Sagar states in the introduction of this selection of D.H. Lawrence's poetry, "We have come to think of his poetry as something of a by-product of, or relaxation from, other more strenuous and important work". There is no doubt it was to an extent, however, what is clear is that he took it just as seriously as his other artistic pursuits. Casual readers of Lawrence may be surprised to learn that he wrote around 1000 poems in his 45-years. His poetry runs in near-parallel themes to his novels - for example, "Sons and Lovers" character Miriam was inspired by the muse of "Love Poems", Lawrence's' then sweetheart Jessie Chambers. "Sons and Lovers" focused upon the cruelty of love - platonic, romantic, and parental. Lawrence's poems from his "Love Poems" collection, "Cruelty and Love" and "Snap-Dragon" capture the same theme, albeit far more personally.
In this collection we see Lawrence's poetic skills evolve - from young rebel to world-weary mystic. It's his ability to capture emotion so clearly and concisely which is Lawrence's greatest skill. What also shines through in his poetry is a sense of playfulness - take "The Mosquito" as a case example:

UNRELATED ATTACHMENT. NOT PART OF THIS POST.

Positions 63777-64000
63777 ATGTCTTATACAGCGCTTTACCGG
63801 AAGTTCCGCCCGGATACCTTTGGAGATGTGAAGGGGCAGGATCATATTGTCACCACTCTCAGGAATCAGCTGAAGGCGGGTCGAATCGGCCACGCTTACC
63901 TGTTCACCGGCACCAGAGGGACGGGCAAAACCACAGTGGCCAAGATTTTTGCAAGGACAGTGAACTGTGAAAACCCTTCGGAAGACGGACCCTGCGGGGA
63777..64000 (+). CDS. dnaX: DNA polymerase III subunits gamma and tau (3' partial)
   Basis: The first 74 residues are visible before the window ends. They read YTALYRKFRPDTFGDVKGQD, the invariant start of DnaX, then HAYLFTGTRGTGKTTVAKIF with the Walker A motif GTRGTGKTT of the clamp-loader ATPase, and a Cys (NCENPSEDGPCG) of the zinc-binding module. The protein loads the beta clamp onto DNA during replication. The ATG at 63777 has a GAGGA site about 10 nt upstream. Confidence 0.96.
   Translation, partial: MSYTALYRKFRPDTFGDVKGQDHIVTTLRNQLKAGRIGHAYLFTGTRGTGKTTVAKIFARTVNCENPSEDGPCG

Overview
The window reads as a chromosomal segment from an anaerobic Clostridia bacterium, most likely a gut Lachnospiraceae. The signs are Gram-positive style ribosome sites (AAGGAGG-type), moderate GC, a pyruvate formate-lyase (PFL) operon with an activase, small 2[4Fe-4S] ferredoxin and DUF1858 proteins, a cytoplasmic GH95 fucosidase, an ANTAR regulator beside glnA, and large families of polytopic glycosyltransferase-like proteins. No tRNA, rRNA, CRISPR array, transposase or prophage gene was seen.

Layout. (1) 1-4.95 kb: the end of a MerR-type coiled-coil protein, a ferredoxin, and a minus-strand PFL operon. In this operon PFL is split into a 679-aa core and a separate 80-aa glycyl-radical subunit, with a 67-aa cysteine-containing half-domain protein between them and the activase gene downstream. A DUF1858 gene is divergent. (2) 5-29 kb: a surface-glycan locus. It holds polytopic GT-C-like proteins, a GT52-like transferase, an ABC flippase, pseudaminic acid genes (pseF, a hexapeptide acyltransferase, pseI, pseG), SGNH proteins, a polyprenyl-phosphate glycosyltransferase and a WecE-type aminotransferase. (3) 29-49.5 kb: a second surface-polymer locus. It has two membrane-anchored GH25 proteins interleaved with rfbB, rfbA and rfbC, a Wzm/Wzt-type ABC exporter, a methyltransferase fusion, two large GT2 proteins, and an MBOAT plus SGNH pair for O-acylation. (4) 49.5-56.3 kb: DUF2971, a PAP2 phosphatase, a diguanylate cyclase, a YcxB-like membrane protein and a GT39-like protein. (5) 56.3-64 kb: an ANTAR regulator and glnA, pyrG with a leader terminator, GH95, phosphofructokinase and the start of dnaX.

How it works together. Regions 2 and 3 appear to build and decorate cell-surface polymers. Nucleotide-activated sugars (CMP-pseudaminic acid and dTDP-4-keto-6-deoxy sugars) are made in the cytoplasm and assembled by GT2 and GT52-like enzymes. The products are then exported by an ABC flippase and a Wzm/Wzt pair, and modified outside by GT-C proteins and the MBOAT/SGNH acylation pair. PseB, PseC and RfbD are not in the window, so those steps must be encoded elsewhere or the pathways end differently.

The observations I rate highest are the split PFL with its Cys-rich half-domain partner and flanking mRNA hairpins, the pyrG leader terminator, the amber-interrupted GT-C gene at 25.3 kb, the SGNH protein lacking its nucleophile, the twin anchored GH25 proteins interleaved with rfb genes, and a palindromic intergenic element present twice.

"It is your trump,
It is your hateful little trump,
You pointed fiend,
Which shakes my sudden blood to hatred of you:
It is your small, high, hateful bugle in my ear."
The poem is altogether hilarious, depicting Lawrence as a hunter of the tiny yet vicious bug, who evades his every attempt to squash it until he finally, after much effort, succeeds. Much more than this, however, it demonstrates Lawrence's uncanny ability to capture the essence of nature and its creatures, best evidenced in "Snake".
Lawrence's poems are all full of energy and spirit, technically adept, and yet not limited by form. Admittedly some of his work is too personal, leaving the reader alienated, but his successful poetry (mostly presented in this collection) transcends time and culture.